The question is fairly simple. Consider the following parameters which are known to you:

1.) Mass of the coin

2.) The force applied on the coin

3.) The point where the force is applied on the coin

4.) $g$ of the place where the coin is tossed (acceleration due to gravity)

5.) Radius of the Coin

Based on this data, how would you calculate the result of the coin toss?

  • $\begingroup$ I guess you would need the initial position of the coin as well... $\endgroup$ – marco trevi Oct 30 '14 at 9:55
  • $\begingroup$ Your question tacitly assumes that this is even possible to do in principle. A statistical probability of a certain outcome (a la quantum mechanics) may very well be the best we can do. But if it were possible, you would also need to know how long the force was applied to the coin, not just the magnitude of the force. $\endgroup$ – Bryson S. Oct 30 '14 at 9:57
  • $\begingroup$ Related: Is it really impossible to calculate in advance the result of throwing dice? $\endgroup$ – John Rennie Oct 30 '14 at 10:25
  • $\begingroup$ You left out air resistance, which I suspect has some impact on the outcome. $\endgroup$ – Olin Lathrop Oct 30 '14 at 13:33
  • $\begingroup$ The simplest way to predetermine the result of a coin toss is to have a coin with two 'heads' and one with two 'tails'. You then choose the one you wish to use, and the result is predetermined (except if it lands on edge). $\endgroup$ – Jon Custer Oct 30 '14 at 22:57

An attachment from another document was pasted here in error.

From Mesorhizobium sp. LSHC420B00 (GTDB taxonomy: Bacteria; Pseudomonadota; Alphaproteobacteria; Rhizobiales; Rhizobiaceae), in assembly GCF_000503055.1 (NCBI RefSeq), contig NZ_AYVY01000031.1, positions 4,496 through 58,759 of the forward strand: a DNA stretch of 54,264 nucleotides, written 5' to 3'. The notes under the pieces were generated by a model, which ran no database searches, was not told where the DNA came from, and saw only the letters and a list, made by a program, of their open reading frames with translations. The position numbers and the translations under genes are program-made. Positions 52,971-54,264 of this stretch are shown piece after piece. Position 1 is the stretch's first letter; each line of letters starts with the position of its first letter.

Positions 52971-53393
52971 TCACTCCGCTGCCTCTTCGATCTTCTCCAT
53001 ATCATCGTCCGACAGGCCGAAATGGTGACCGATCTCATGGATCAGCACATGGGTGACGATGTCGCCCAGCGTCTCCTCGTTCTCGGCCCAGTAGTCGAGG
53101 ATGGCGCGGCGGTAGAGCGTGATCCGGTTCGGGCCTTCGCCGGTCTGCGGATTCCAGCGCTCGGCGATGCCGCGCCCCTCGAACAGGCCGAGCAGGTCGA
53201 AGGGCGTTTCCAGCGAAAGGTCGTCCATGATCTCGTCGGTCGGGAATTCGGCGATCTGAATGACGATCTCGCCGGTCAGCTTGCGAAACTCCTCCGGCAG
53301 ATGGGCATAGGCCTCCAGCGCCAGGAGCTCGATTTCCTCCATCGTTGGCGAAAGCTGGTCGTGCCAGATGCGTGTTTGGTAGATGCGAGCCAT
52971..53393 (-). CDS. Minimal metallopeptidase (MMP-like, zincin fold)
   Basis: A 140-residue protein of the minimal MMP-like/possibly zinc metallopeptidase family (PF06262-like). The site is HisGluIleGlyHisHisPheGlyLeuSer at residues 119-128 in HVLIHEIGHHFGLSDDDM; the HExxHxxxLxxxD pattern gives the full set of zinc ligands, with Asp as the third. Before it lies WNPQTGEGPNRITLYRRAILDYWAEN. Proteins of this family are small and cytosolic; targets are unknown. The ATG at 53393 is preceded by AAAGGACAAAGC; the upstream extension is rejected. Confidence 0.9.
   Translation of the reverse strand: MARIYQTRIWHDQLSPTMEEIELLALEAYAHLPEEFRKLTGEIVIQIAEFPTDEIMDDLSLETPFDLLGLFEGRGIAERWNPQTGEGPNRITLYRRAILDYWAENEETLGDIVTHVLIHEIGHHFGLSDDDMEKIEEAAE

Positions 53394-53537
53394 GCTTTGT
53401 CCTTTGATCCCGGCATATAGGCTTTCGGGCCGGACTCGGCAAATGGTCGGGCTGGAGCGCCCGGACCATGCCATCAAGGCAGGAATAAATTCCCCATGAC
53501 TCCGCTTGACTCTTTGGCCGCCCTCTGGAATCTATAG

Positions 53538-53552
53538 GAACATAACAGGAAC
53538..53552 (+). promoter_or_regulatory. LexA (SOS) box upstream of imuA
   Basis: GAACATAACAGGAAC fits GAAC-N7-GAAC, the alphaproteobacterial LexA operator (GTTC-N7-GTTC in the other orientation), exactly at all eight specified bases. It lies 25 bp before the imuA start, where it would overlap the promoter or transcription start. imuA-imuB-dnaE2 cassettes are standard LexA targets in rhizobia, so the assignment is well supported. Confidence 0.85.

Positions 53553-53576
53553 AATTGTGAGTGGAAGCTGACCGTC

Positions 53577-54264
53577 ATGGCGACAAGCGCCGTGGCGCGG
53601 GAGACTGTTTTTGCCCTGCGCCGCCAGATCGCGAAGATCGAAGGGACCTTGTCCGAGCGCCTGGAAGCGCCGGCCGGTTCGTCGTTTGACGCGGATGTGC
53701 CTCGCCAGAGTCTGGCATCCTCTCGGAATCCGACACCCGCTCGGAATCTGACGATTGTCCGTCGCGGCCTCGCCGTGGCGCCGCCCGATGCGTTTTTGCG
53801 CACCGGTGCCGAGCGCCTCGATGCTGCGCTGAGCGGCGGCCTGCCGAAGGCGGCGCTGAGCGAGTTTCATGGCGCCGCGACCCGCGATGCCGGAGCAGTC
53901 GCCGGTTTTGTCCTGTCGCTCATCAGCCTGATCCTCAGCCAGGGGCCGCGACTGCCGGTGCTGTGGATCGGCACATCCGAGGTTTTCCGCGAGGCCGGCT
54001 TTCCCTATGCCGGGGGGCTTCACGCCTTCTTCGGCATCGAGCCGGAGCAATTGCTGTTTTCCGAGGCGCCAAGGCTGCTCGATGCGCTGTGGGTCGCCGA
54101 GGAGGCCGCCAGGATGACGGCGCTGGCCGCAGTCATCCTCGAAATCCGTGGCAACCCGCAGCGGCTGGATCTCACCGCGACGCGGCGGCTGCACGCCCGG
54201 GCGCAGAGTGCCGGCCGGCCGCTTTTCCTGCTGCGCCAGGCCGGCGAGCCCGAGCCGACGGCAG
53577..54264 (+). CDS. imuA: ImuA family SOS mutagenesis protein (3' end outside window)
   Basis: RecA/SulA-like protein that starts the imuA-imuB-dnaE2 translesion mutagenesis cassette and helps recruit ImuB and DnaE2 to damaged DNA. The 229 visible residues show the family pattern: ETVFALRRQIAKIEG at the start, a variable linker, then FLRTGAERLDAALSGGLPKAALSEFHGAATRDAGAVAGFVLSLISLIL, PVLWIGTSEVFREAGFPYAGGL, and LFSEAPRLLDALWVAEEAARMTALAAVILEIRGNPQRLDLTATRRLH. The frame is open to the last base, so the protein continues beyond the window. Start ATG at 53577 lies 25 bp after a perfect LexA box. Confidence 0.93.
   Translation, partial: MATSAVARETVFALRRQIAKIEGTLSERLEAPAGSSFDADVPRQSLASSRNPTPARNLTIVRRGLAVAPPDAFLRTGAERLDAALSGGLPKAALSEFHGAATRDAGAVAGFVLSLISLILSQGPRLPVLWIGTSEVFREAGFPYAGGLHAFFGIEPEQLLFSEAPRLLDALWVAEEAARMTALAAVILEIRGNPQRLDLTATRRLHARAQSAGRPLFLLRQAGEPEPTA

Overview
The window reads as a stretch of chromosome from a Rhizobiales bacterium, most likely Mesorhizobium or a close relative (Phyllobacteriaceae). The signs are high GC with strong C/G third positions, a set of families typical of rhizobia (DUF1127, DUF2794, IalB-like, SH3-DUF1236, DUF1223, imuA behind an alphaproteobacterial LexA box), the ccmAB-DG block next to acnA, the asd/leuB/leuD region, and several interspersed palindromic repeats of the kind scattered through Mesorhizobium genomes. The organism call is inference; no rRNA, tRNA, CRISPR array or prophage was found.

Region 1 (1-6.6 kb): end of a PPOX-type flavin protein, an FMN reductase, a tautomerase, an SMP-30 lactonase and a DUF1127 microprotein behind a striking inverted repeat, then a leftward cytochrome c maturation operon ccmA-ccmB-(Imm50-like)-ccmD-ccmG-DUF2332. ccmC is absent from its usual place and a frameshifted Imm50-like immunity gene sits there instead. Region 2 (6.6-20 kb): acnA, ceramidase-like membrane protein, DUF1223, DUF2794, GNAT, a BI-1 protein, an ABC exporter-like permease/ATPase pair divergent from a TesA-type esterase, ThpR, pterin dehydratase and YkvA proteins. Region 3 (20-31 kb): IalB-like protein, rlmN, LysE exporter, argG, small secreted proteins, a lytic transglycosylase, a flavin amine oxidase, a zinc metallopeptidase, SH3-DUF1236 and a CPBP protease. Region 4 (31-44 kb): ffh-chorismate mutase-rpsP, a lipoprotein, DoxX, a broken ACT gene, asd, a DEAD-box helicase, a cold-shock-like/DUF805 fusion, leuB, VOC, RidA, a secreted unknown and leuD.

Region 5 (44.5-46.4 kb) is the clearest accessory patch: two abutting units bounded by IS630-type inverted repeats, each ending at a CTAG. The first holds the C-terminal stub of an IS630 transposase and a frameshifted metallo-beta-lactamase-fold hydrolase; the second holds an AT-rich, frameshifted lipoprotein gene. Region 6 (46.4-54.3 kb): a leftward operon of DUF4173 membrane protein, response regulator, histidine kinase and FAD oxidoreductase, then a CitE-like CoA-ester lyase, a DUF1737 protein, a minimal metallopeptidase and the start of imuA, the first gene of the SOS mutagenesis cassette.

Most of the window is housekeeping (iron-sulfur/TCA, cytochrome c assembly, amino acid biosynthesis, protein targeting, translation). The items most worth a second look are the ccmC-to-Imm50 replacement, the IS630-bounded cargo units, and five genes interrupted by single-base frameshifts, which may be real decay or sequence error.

At the very least you would also need the dimensions of the coin (mass alone is not enough) and the elastic properties of both the coin and of the surface on which you land... that has a big impact (since the coin can bounce or "stick", depending on the surface). It may be possible to predict for certain sizes of coin and height of drop (a carefully executed half-flip of a huge coin) - but as the number of revolutions completed increases, and particularly if the calculated position at the time of landing approaches the metastable position (landing on edge in such a way that it is equally likely to fall to either side) the uncertainty in the result also increases, until you end up with a resounding "no".

In general, then, the answer is "no". For specific cases the answer can be "yes". It all depends...

But if I were asked to do the calculation - which was your question - I would just solve the equations of motion. Assuming that you have the following information

m = mass of coin
I = moment of inertia about length axis
g = acceleration of gravity
h = initial height
d = distance from center of mass where impulse is applied
p = impulse applied to coin

you can then compute the initial vertical velocity from

$$v = \frac{p}{m}$$

and thus the time to landing by first computing the maximum height (which will be reached after $t=v/g$ seconds, and be at $h_{max}=h+\frac12 g t^2$), and then the time from this height to the ground, given by $t_2=\sqrt{2 h_{max}/g}$. You would probably want the time until you reach "ground minus radius of coin" so you can compute the time when you actually strike the surface - this depends on the angular position of the coin.